Is common illness during this season and overcrowding like nursery, crèche, schools help in spreading the illness. The symptoms are painful, blister-like sores in the mouth and bumps on the palms, fingers, and soles of the feet, often accompanied by fever. Depending on the severity of the sores, child may not want to eat, drink, or walk. It is extremely contagious in kids, therefore, requesting parents not to send kids to school when kids have this infection.
The treatment is essentially with pain relievers and give semi-solids or fluids at neutral temperature like coconut water, cold soups, juices, buttermilk, yogurt etc. Avoid anything tart, salty, or spicy.
The name seems frightening but parents need not to worry as it doesn’t have any repercussions. The coxsackievirus which is the causative organism can remain in your child’s stool for several weeks, so wash your hands thoroughly after a diaper change.
Which is again caused by viruses and commonly affect the voice box of kids as it doesn’t have strength to bear. This viral infection of the voice box and windpipe causes a barking, seal-like cough, stridor (a harsh, high-pitched noise when your child takes a breath), and hoarseness. All tend to be more severe at night.
Contagious? The viruses that cause croup in little kids are contagious, but older children and adults who are infected are likely to just get a cold.
Rx: Run a hot shower, and have your child sit in the steamy bathroom until his symptoms ease. Taking him outside into the cold air may be even more effective at stopping the cough. Your doctor may prescribe steroids for serious cases.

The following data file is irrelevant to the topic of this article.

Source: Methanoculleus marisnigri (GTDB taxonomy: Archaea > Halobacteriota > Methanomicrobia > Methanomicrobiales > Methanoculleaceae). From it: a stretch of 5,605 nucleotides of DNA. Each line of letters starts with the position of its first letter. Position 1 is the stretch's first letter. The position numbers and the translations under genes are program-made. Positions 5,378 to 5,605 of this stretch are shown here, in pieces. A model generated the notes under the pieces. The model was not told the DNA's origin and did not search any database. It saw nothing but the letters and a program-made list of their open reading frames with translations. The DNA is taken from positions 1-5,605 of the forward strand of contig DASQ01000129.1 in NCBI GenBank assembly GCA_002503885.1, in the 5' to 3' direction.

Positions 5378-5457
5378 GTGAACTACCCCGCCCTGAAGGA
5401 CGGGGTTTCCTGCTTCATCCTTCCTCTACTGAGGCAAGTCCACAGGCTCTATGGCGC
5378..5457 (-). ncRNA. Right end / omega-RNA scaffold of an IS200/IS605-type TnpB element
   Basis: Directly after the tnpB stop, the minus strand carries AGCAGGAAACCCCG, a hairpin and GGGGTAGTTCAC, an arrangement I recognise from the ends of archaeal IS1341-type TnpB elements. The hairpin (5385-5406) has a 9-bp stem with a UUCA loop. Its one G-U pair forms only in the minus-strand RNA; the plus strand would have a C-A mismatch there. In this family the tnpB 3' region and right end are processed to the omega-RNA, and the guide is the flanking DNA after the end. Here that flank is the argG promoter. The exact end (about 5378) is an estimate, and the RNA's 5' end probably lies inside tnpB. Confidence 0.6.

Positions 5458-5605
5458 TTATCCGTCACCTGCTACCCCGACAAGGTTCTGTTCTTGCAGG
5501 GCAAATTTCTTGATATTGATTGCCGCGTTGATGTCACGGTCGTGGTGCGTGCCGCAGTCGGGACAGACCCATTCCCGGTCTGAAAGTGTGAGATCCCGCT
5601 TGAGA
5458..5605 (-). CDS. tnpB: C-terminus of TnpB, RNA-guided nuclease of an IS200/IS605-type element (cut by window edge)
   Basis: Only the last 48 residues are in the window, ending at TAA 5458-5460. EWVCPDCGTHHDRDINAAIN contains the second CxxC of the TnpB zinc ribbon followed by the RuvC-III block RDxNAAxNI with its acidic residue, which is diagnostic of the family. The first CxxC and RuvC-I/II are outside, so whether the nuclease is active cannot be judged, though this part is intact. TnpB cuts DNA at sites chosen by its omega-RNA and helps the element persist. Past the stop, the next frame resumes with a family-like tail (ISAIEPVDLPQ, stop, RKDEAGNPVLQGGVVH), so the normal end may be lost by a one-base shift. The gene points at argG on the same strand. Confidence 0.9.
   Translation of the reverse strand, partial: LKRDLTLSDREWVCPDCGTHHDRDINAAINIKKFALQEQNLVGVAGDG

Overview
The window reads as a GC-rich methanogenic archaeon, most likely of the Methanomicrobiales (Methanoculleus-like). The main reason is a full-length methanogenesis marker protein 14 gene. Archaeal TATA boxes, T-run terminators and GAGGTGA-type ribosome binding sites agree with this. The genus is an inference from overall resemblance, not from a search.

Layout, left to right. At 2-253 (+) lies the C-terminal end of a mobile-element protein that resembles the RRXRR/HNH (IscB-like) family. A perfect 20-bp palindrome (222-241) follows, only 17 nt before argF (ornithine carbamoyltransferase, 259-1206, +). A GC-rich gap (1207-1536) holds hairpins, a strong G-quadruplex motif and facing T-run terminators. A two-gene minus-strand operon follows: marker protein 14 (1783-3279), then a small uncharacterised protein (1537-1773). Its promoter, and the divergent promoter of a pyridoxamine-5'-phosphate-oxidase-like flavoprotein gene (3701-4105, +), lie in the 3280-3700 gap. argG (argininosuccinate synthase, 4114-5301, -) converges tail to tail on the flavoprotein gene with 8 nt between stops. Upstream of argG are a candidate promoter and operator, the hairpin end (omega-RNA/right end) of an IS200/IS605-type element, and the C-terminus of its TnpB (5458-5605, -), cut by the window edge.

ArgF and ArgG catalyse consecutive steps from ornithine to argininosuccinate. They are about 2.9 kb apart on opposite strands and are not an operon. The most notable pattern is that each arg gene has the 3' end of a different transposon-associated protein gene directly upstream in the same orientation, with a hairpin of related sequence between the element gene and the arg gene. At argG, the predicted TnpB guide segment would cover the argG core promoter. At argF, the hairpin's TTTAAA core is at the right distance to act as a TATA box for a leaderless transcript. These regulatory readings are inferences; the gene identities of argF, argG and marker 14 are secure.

You need to know: If your child seems to be having difficulty breathing or her ribs are pulling in and out with each breath, call your doctor or head for the ER right away.
Dry skin is a common condition and is often worse during the winter, when environmental humidity is low.
Moisturizing is essential during winter. Contrary to popular belief, moisturizing lotions and creams aren’t absorbed by the skin. Instead, they act as a sealant to stop the skin’s natural moisture evaporating away.
The best time to apply moisturizer is after a bath or shower while your skin is still moist, and again at bedtime.
Top tip: Have warm, rather than hot, showers. Water that is too hot makes skin feel more dry and itchy. Hot water will also make your hair look dull and dry.
- Have your child wash her hands before meals, after using the bathroom, or whenever she touches other kids, pets, or communal toys. Make sure she scrubs for 20 seconds.
- Always keep baby wipes or a sanitizing gel in your diaper bag, your purse, and the car.
- Teach your child to sneeze or cough into a tissue. If he doesn’t have one handy, he should use the crook of his elbow.
- Steer clear of toys and books in public places, which are loaded with germs.
- Don’t share personal objects with your child — including utensils, toothbrushes, cups, washcloths, towels, and combs — and don’t let siblings share them either.